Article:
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Your Story: Throwing new tools at a communication problem?

I'm working on a (likely non-43 Folders) piece about a topic that seems to keep coming up whenever I talk with people about how their team plans, collaborates, and generally communicates with one another. I'd love to hear from you in comments if you have a contribution to make.

What’s your story?

Do you have a story about a time when your team or company tried to solve a human communication problem by adding a new tool? In your estimation, how did things turn out?


Yours doesn't need to be a horror story to be included here -- there are certainly ample examples in which a thorny problem disappeared by introducing a bit of high (or low) technology to the mix.

But, the anecdotes I hear from worker bees often focus on the frustration they felt when a wiki, a new CMS, a mailing list, or some other tool was introduced into an ecosystem that was suffering from a more fundamental communication problem. A lot of people tell me that this makes matters much worse all around, often amplifying the complexity of the original problem, in addition to piling on burnt cycles that were committed on getting everyone up to speed on the new "silver bullet."

If you have a minute over the next week or so, please share your story here. Redact details that you think need redacting, but please consider telling me how things went for you and your group. And, if you feel like a whole or partial solution to the core problem ever did come along, that would be great to know, as well. Already documented this someplace else? Know of someone else who did? Links to relevant stories are also greatly appreciated.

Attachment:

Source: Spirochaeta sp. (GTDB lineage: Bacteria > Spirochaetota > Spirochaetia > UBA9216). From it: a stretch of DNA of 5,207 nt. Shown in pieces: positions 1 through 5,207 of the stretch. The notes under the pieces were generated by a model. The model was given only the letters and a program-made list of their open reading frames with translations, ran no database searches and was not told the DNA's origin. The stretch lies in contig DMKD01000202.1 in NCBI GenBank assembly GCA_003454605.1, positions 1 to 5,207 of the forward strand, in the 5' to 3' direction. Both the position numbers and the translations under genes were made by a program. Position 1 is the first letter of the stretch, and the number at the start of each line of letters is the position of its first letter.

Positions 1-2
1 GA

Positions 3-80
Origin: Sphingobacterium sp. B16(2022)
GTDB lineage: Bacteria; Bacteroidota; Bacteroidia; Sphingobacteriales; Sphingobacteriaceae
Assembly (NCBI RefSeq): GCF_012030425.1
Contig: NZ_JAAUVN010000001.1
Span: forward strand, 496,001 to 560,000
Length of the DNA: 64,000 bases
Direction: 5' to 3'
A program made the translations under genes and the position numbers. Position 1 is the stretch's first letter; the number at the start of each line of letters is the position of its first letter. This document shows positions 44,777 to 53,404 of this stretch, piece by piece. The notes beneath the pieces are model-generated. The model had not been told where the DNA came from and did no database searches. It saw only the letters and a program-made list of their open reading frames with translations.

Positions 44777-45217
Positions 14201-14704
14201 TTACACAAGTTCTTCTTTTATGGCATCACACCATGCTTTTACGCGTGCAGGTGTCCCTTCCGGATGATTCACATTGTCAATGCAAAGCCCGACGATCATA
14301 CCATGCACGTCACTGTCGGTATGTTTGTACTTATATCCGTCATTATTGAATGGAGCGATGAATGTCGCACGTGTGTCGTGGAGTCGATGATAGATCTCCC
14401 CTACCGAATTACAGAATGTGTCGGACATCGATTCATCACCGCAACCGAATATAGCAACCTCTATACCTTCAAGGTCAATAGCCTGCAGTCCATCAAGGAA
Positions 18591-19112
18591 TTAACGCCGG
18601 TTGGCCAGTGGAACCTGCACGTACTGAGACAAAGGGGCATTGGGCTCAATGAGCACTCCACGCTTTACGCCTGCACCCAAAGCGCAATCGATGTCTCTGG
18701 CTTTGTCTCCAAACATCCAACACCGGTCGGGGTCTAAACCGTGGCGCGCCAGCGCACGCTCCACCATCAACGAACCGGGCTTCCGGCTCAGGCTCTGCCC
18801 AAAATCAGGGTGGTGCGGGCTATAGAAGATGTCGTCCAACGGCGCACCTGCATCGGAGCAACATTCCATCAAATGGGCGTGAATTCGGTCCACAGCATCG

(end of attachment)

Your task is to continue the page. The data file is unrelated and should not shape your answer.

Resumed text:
If things pan out, I may be contacting a few of you offline for more details, and conceivably, an interview or two. Thanks in advance.

TNoyce's picture

Why not

Looking at many of the comments here, including my own I am inclined to reject the idea that people resist technology. I have seen all kinds of groups rapidly adopt something they liked and even hijack functionality to do something they wanted but which was not intended.

I major failing in many tech introductions of groupworking tools is that they violate the datamart contract: I must get at least as much value out of it as the effort of input demanded of me. Systems that suck data out of you but do not assist will be avoided by everyone. Systems that deliver but require much effort to keep current will go rapidly stale and die.

Low thresholds to participation, low complexity, clear benefits... it is just common sense.




An Oblique Strategy:
Honor thy error as a hidden intention


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